This Tuesday and Wednesday, March 21st and 22nd, The Jazz Gallery is pleased to welcome the Indiana University Plummer Sextet under the direction of Walter Smith III. Named for alumnus-saxophonist Paul Plummer, who gave a landmark gift to the university jazz program in 2012, the group began in spring 2016 and features some of IU’s most talented jazz students.

This year’s ensemble is composed of trumpeter Tim Fogarty, saxophonist Matthew Babineaux, pianist Evan Main, guitarist Connor Evans, bassist Philip Wailes, and drummer Jake Richter. At the Gallery this week, they will be joining trumpeter Marquis Hill, performing tunes off his recent Concord Records release, The Way We Play. Before coming out to see how these talented students sink their teeth into Hill’s hard-driving compositions, check out the album in the playlist below.


From L to R: Greg Tuohey, Jerome Sabbagh. Photos courtesy of the artists.

Back in 1995, saxophonist Jerome Sabbagh and guitarist Greg Tuohey were recent international transplants in New York City—Sabbagh from Paris, France, Tuohey, from Auckland, New Zealand. They both threw themselves into the city’s vibrant scene, playing with talented peers like Mark Turner, Ben Monder, Ari Hoenig, and many more. Along with bassist Matt Penman and drummer Darren Becket (international transplants themselves), Sabbagh and Tuohey formed the collaborative group Flipside, releasing an acclaimed eponymous album on Naxos in 1998.

After the release of that album, however, the pair went their separate ways musically, while remaining close personally. Sabbagh went on to record a string of highly regarded solo albums and played with drummer Paul Motian and the legendary drummer’s final Village Vanguard shows. Tuohey mostly left the New York jazz world, working as a session and touring guitarist for rock groups, including indie singer-songwriter Joe Pug. In 2010, Tuohey returned to improvised music and released his debut album as a leader, First, in 2013. Tuohey and Sabbagh have now reconnected musically to form a quartet that showcases their own original compositions.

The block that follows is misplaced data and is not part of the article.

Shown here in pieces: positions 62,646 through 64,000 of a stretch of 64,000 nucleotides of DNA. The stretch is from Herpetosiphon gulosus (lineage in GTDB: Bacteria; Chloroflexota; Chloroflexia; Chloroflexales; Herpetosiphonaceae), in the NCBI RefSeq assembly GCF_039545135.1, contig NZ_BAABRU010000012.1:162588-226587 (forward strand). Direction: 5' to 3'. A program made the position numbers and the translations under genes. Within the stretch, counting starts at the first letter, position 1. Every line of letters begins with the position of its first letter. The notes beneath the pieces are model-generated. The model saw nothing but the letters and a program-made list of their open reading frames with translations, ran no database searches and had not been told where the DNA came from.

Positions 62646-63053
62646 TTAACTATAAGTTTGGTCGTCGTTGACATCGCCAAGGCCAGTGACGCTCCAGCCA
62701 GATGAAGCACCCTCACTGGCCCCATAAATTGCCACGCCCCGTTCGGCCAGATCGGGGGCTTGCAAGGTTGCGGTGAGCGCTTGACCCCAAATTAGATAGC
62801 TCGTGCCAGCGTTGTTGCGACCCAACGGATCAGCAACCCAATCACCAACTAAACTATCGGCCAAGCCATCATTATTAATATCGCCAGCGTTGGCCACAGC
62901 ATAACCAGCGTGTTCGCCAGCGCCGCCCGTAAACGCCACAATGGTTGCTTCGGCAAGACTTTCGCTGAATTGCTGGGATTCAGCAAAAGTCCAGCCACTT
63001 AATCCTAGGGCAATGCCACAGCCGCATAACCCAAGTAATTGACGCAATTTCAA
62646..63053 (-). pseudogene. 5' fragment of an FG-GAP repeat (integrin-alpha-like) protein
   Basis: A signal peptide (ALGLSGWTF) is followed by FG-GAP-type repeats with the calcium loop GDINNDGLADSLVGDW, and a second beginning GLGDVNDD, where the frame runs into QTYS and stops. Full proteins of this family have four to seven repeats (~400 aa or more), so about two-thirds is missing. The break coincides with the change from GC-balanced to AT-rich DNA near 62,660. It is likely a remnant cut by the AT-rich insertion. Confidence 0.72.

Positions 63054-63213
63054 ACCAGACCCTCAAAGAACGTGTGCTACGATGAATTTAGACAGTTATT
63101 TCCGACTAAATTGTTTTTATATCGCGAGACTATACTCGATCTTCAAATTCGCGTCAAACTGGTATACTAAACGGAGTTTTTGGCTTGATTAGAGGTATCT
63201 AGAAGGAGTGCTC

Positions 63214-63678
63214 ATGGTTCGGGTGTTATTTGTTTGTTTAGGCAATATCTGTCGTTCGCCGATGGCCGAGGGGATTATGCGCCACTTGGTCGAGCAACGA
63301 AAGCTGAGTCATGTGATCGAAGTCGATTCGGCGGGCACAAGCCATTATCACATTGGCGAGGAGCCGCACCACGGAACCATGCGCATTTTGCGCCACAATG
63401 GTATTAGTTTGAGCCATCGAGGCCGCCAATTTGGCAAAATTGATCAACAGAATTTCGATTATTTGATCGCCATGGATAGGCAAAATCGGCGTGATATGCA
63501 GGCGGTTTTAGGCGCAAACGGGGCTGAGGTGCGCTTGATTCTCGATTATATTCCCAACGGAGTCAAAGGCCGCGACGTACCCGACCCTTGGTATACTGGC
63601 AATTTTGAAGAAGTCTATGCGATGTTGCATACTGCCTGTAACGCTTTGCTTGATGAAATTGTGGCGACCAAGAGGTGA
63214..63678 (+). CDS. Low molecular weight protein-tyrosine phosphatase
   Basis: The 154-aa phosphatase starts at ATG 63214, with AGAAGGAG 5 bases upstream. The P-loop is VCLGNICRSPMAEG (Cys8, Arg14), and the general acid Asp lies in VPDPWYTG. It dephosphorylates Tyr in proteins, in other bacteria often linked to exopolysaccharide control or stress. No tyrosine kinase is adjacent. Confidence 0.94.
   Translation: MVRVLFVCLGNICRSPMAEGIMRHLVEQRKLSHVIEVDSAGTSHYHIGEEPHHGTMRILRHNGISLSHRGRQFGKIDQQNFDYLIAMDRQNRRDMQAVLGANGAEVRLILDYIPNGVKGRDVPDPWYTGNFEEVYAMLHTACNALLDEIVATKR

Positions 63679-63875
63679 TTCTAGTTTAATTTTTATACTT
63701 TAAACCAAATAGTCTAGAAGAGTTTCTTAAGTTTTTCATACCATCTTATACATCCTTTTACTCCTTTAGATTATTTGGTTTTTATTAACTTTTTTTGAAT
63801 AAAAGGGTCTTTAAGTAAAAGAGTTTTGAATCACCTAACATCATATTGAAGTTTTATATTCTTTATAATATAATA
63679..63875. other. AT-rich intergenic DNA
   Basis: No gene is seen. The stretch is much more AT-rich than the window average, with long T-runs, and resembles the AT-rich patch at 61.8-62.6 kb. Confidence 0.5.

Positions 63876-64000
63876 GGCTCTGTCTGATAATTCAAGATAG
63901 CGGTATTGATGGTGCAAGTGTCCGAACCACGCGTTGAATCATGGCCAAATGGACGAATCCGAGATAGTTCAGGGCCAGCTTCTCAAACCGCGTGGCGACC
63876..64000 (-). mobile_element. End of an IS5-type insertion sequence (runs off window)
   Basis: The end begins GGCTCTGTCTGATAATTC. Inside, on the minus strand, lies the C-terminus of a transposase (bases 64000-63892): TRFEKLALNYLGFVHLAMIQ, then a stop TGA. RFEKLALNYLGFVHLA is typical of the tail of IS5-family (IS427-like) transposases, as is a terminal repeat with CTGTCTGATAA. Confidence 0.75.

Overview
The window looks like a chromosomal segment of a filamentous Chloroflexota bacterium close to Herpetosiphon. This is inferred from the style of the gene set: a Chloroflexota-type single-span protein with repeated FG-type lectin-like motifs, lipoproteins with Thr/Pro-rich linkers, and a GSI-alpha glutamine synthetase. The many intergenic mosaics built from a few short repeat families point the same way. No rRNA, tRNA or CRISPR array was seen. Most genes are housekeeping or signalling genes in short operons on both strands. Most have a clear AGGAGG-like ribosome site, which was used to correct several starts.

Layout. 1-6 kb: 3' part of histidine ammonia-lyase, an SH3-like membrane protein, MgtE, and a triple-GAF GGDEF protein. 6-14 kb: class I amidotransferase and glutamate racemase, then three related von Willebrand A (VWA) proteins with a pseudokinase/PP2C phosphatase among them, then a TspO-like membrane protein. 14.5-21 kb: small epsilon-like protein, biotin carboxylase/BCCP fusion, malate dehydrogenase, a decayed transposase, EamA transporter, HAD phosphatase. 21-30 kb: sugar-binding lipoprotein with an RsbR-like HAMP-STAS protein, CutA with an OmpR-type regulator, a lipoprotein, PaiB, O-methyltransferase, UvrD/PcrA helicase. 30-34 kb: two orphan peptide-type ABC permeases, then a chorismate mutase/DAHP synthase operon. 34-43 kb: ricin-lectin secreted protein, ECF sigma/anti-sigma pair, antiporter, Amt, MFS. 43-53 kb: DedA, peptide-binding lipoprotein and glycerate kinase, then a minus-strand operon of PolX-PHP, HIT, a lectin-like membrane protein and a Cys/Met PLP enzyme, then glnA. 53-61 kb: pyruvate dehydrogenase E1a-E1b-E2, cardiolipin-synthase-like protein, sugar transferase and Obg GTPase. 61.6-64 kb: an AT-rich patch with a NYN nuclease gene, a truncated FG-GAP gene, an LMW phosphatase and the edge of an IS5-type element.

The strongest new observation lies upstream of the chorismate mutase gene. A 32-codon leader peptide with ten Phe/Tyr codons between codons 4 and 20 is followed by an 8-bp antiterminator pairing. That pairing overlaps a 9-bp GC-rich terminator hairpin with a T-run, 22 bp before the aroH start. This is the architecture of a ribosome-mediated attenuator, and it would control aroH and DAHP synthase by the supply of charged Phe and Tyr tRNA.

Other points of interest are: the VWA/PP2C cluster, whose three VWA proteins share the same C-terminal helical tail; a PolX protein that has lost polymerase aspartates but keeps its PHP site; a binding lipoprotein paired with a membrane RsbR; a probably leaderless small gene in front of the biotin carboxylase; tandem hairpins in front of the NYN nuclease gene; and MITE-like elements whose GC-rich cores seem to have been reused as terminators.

This Friday, The Jazz Gallery is proud to welcome the Sabbagh/Tuohey group to our stage for two sets. Check their effortlessly-swinging and unapologetically-catchy tune “Vintage,” performed live at Smalls, below.


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This Wednesday, March 15th, The Jazz Gallery is proud to welcome alto saxophonist Caleb Curtis and his band Walking Distance back to our stage. With his bracing tone and incisive lines, Curtis is a favored sideman in high-energy groups where he can cut through the mix, whether the Fat Cat Big Band, or groups led by pianist Orrin Evans, like in the video below.

Walking Distance is Curtis’s home base group—an improvisational collective of likeminded peers including tenor saxophonist Kenny Pexton, bassist Adam Coté, and drummer Shawn Baltazor. In an interview with Jazz Speaks from this past October, Curtis described how the group came together:

Walking Distance is a collaborative quartet that I started in 2012 at a workshop run by Aaron Diehl called the Catskill Jazz Factory. It’s myself on alto, as well as Kenny Pexton on tenor, Adam Coté on bass, and Shawn Baltazor on drums. We went upstate for five days of rehearsals, then played a concert. It was a sudden opportunity to play with people I could trust. Today, we’ve gotten to a place where everyone knows the music so well that we don’t have to count off tunes. We can start playing without even talking. We all own the music. It’s not a problem if any of us come in halfway through a tune and change the direction. We’re all into that—we shift and make these sudden changes.

Recently, this tight-knit quartet has begun to experiment with bringing the piano into their sound world. This summer, the group will go on a short tour with Orrin Evans holding the piano chair, and this week, they have invited Kevin Hays to add his distinct personality to the mix. Don’t miss this great young band push their sound out in new directions. (more…)

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It seems that just about every young guitarist on the planet wants to figure out how Charles Altura does what he does. When you type Altura’s name into a Google search, the first four auto-completes include “Charles Altura gear,” “Charles Altura pedalboard,” and “Charles Altura lesson.” His effortless lines feel like they’re slipping through harmonic wormholes, while his distinctive sound combines a jazz guitar’s traditional warmth with just the right amount of distortion to cut through a hard-driving rhythm section, like in this performance with Terrence Blanchard’s E-Collective.

This weekend is an ideal opportunity to find out more about the exciting mysteries of Altura’s guitar work, as he brings a top-notch quartet to The Jazz Gallery for four sets of music over two nights. Featuring Eden Ladin on piano, Rick Rosato on bass, and Marcus Gilmore (Friday) and Kendrick Scott (Saturday) on drums, Altura’s quartet will surely throw down the gauntlet on some blistering original tunes. (more…)